According to Pascal Bruckner, we in the west suffer from neurotic guilt, a condition imposed upon us by the high priests of the left. This secular clerisy are heirs to the Christian tradition of original sin, which universalised guilt by claiming that humans are fallen and must redeem themselves. Nietzsche denounced Christian guilt as a psychic evil which forces man’s will to power in on himself. Pascal Bruckner is a latter-day Nietzschean who gives no quarter when it comes to excoriating our new moral elite.
…Beneath Bruckner’s eloquence is a serious message: we remain prisoners of a white guilt whose victim is its supposed beneficiary. Our guilt, he writes, is actually a means for us to retain our superiority over the non-white world, our masochism a form of sadism. After all, if everything is the fault of the west then the power to change the world lies squarely in the hands of westerners.
This belief demeans Frantz Fanon’s “wretched of the earth”—the non-western poor who we are supposed to redeem. Worse than this, it excuses the barbarism of tinpot dictators from Mao to Mugabe, who are considered irresponsible children, their crimes the result of colonialism, racism or capitalist exploitation. In upholding one moral code for the west (and Israel) and another for the rest, we retard human progress. Surely the column inches devoted to Israel’s atrocities, which Bruckner doesn’t gloss, should be overshadowed by the more significant carnage of Darfur. Yet “Nazi” Israel excites leftist ideologues like Gilles Deleuze, while the more serious war crimes of Congo et al do not.
The left avoids these contradictions through relativism. Bruckner, however, staunchly defends Enlightenment liberalism. He has no truck with those who blame the west for jihadism—notably the postmodernist stalwart Jean Baudrillard, who reacted in “pornographic jubilation” to the fall of the twin towers. Moreover, leftist radicals remain cloaked in a respectability which we would never accord the far right, and Bruckner seeks to rip through this bogus status.
Take multiculturalism, which for Bruckner “imprisons” minorities in separate boxes outside the mainstream…The result is a profusion of victim groups—racial, regional, sexual—each seizing on particular episodes to stake their legal and moral claims against the majority. This hampers the integration needed to address social exclusion.
Bruckner imagines a playground in which French children introduce themselves as descendants of slaves, colonised peoples, slave traders, bandits, peasants, beggars. Since only victimhood confers identity, one must ransack one’s family history for any usable wrong. Public policy and official proclamations take their cue from this new zeitgeist. Immigrants are to be welcomed out of guilt—as a means of repaying the debts of colonialism—rather than selected for their ability to contribute to society. The result is that Europe bars talented Africans and Asians while accumulating an unskilled migrant underclass.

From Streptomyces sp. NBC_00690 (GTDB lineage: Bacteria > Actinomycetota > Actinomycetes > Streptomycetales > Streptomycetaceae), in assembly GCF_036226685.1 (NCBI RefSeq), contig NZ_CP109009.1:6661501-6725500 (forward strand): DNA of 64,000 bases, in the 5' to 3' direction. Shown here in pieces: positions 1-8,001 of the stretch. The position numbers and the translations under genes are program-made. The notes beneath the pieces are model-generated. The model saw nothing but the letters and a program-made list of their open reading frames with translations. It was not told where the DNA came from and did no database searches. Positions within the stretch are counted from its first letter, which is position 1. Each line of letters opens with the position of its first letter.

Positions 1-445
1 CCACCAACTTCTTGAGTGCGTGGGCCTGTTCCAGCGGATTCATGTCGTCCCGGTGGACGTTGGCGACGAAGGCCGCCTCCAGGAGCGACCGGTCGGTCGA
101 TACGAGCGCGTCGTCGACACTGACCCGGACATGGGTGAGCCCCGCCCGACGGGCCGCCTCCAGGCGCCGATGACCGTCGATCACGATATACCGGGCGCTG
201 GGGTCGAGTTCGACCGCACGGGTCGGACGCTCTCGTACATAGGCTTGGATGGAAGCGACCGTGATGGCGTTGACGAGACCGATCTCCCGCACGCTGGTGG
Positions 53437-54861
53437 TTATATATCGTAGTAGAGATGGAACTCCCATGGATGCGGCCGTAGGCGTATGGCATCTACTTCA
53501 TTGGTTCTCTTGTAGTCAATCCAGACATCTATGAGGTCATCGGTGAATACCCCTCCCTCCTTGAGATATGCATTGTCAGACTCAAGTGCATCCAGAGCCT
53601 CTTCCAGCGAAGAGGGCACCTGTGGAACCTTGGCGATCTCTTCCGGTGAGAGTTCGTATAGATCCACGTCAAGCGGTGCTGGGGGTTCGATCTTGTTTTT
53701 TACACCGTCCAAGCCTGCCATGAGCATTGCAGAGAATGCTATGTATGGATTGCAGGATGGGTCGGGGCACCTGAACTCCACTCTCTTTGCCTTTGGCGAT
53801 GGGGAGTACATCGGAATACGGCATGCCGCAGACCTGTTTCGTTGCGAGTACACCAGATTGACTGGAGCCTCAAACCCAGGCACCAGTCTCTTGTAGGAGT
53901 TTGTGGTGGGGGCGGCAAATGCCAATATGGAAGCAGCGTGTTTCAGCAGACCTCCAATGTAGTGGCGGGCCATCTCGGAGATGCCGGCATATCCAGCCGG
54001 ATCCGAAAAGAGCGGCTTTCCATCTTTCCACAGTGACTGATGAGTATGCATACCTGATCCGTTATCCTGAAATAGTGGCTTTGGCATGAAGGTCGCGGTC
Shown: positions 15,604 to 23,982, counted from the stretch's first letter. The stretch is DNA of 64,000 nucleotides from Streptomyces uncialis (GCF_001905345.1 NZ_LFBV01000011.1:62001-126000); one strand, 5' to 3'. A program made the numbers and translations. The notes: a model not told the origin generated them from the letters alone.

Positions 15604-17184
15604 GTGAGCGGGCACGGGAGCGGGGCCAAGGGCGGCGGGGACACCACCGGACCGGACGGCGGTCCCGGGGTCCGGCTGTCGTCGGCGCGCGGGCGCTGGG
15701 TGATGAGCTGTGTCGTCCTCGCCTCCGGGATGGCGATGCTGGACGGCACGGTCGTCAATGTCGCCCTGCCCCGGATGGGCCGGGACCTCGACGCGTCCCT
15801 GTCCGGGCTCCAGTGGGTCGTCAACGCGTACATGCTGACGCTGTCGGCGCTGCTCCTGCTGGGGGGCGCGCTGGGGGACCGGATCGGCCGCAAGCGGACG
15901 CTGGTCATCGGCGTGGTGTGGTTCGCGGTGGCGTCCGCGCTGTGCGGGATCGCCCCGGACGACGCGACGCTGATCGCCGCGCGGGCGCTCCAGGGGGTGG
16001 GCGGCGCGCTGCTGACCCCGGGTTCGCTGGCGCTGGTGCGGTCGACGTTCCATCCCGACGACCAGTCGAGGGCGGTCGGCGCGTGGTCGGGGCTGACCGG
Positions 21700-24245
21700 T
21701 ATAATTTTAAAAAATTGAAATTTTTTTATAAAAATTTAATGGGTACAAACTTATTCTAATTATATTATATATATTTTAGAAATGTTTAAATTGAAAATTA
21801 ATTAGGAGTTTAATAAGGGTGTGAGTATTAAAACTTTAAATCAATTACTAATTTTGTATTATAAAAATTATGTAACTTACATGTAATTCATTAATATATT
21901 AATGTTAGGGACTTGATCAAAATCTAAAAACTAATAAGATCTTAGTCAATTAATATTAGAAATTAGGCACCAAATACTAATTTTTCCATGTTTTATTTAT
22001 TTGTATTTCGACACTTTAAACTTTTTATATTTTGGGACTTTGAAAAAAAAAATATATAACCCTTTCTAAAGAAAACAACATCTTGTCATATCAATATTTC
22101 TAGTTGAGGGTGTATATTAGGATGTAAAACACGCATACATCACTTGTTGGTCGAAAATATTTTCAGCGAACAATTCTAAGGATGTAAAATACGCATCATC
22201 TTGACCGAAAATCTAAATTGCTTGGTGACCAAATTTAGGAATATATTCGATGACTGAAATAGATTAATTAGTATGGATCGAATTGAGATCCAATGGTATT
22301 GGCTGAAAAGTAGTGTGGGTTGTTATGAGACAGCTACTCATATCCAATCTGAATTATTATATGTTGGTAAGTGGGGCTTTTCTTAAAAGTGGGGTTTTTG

Substituting the complex reality of history for victimology, Bruckner’s spade turns up some awkward truths. For instance, there has not been one slave trade, but three: an Arab, an African and a European. The first two were more enduring and trafficked more people than the western variant. The west’s innovation was to end slavery on moral grounds, while it lingered in the Arab world until the 1980s. Despite these inconvenient facts, any questioning of the idea that slavery is a predominantly European crime immediately places one beyond the pale. On this note, Bruckner neatly juxtaposes the tirades of a contemporary professor who urges reparations for slavery from “the Christian nations” with the actual words of Frantz Fanon, the black intellectual whom the reparationists appropriate without a proper reading: “Don’t I have other things to do on this earth than avenge the blacks of the seventeenth century… I am not a slave of the slavery that dehumanised my ancestors.”
Bruckner seeks a more rounded history. Nations should celebrate their heroes and victories while acknowledging their stains, because there are “no angels and sinners among nations.” In the west, the balance needs to tilt back toward a celebration of achievements and heroes who have fought for freedom and equality. Elsewhere, a little self-criticism would go a long way.”